To prevent unauthorized access, maintain data accuracy, and ensure the correct use of information, we have put in place appropriate physical, electronic, and managerial procedures to safeguard and secure the information we collect online. We limit access to your nonpublic personal information to our employees, contractors and agents who need such access to provide products or services to you or for other legitimate business purposes.

Debt Reduction Services, Inc. complies with the privacy requirements set forth in the HUD housing counseling agency handbook 7610.1 (05/2010), including the sections 2-2 Mc, 3-1 H(2), 3-3, 5-3 F, and Attachment A.5. At all times, we will comply with all additional laws and regulations to which we are subject regarding the collection, use, and disclosure of individually identifiable information.

  1. Services: DRS provides the following housing-related services: counseling that includes Homeless Assistance, Rental Topics, Pre-purchase/Homebuying, and Home Maintenance and Financial Management for Homeowners (Non-Delinquency Post-Purchase); Education courses that include Financial literacy (including home affordability, budgeting, and understanding use of credit), Predatory lending, loan scam or other fraud prevention, Fair housing, Rental topics, Pre-purchase homebuyer education, Non-delinquency post-purchase workshop (including home maintenance and/or financial management for homeowners), and other workshops not listed above.

Please refer to DebtReductionServices.org for details of our services.

  1. Limits: Our services are limited to our normal weekday business hours. We do not provide individual counseling or education services after hours or on weekends, although our education courses are available 24/7.
  2. Fees: We do not charge fees for our financial management counseling and education. However, if you use them, you may have to pay for our Debt Management Program, Student Loan Counseling, Bankruptcy Certificate Services or certain financial education courses (homebuyer education, rental topics, fair housing, predatory lending, and post-purchase-non-delinquency including home maintenance and/or financial management for homeowners).
  3. Records: We maintain records of the services you receive, including notes about your progress or other relevant information to your work with us. You have the right to access and view your records by making a request to your counselor.
  4. Confidentiality: We respect your privacy and offer our services in confidence with the understanding that we may share such information with auditors and government regulators. Certain laws or situations may also lead to disclosing confidential issues, such as those involving potential child abuse or neglect, threats to harm self or others, or court subpoenas.
  5. Refusal of Services: You have the right to refuse services without any penalty or loss.
  6. Disclosure of Policies and Practices: You will be provided our agency disclosure statement.
  7. Sharing of Information: Sometimes we will need to contact other agencies or we may need to share your information, including your records, with other agencies or with regulators. We will do this only if you sign this form that gives us permission except for limited reasons; please see # 5 above for examples of such situations.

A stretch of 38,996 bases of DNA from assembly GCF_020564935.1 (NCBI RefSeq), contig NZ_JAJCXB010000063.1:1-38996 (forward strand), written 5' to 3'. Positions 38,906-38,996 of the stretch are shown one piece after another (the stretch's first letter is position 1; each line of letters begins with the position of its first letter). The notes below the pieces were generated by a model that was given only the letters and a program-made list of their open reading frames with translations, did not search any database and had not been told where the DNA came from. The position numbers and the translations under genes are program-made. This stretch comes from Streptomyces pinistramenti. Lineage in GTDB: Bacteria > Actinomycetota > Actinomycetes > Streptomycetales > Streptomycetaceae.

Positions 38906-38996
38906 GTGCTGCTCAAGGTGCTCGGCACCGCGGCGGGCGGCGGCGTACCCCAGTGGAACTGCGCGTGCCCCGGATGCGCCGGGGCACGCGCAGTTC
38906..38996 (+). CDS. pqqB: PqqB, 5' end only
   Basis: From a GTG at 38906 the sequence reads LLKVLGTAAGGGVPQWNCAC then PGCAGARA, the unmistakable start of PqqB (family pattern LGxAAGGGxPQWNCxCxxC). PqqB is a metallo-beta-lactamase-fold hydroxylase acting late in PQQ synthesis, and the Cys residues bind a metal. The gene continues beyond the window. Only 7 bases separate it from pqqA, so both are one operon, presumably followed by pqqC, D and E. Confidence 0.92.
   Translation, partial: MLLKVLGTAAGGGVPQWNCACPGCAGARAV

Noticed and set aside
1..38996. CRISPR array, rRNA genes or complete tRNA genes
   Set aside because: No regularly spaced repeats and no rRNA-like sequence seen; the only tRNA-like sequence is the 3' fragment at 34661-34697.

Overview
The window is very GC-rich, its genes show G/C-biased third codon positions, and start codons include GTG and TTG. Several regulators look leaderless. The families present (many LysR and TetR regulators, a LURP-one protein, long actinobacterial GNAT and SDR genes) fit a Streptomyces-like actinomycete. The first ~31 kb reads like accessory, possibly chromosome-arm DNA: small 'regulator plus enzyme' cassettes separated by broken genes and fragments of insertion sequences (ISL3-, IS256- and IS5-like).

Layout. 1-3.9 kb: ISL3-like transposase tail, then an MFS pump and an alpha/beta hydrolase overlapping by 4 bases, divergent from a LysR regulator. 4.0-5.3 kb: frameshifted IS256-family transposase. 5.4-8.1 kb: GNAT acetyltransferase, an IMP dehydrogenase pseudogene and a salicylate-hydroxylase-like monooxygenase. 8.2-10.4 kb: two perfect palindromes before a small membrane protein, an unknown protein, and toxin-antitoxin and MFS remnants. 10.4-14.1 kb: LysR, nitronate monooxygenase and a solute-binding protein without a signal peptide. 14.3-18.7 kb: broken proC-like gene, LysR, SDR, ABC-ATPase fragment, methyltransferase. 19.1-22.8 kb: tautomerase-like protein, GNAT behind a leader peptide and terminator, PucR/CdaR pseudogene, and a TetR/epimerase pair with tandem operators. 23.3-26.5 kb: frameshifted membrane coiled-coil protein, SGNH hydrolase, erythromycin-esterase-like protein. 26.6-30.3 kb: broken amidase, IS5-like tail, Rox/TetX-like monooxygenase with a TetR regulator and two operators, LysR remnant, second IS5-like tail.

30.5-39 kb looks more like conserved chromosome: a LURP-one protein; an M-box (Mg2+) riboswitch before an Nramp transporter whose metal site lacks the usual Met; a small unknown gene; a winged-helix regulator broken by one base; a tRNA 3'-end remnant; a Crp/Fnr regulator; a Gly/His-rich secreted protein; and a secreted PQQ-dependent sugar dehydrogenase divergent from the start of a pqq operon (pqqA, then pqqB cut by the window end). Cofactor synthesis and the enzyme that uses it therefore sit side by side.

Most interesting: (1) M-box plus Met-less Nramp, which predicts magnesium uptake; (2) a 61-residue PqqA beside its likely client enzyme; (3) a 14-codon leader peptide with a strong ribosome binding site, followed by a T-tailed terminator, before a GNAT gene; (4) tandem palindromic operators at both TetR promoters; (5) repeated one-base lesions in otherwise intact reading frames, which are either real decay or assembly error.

8. Other: You have the right to be treated with respect by our staff, and we expect the same from you in return. We encourage you to always ask questions if something is not clear. We also encouraged you to express your thoughts and advocate throughout our services.

You acknowledge that this authorization will remain in effect for the duration of time that DRS serves as your housing counselor or financial education provider. You also acknowledge that should you wish to terminate this authorization, you will notify DRS in writing.

Disclosure  Statement

NOTE: If you have an impairment, disability, language barrier, or otherwise require an alternative means of completing this form or accessing information about our counseling services, please communicate with your DRS representative about arranging alternative accommodations.

Program Disclosure Form

Disclosure to Client for HUD Housing Counseling Services

Debt Reduction Services, Inc. and its financial education arm, Money Fit by DRS, offer the following housing counseling and educational services related to housing, personal finance, and bankruptcy certificates to consumers:
  • Housing Education Courses: DRS offers many online self-guided education programs classified as Financial, Budgeting, and Credit Workshops (FBC), Fair Housing Pre-Purchase Education Workshops (FHW), Homelessness Prevention Workshops (HMW), Non-Delinquency Post Purchase Workshops (NDW), Predatory Lending Education Workshops (PLW), Pre-purchase Homebuyer Education Workshops (PPW), and Rental Housing Workshops (RHW). These courses help participants increase their knowledge of and skills in personal finance, including home affordability, budgeting, and understanding the use of credit, as well as predatory lending, loan scams, and other fraud prevention topics, fair housing, rental topics, pre-purchase homebuyer education, non-delinquency post-purchase topics including home maintenance and/or financial management for homeowners, homeless prevention workshop, and other workshops not listed above relating to personal finance and housing. Course details are found below under “Housing Workshops.”
  • Home Equity Conversation Mortgage (HECM) Counseling (RMC): Via telephone and virtual platforms, we offer the required HECM counseling nationwide in addition to in-person counseling in Boise, Idaho. We also offer in-home counseling options in thirty counties across southern Idaho for an additional fee to cover our travel and additional staff time costs.
  • Home Maintenance and Financial Management for Homeowners (Non-Delinquency Post-Purchase) (FBC): Clients receive counseling and materials on the proper maintenance of their home and mortgage refinancing. Clients can find help and resources by phone, in our Boise office, or virtually on all topics related to stabilizing their long-term homeownership.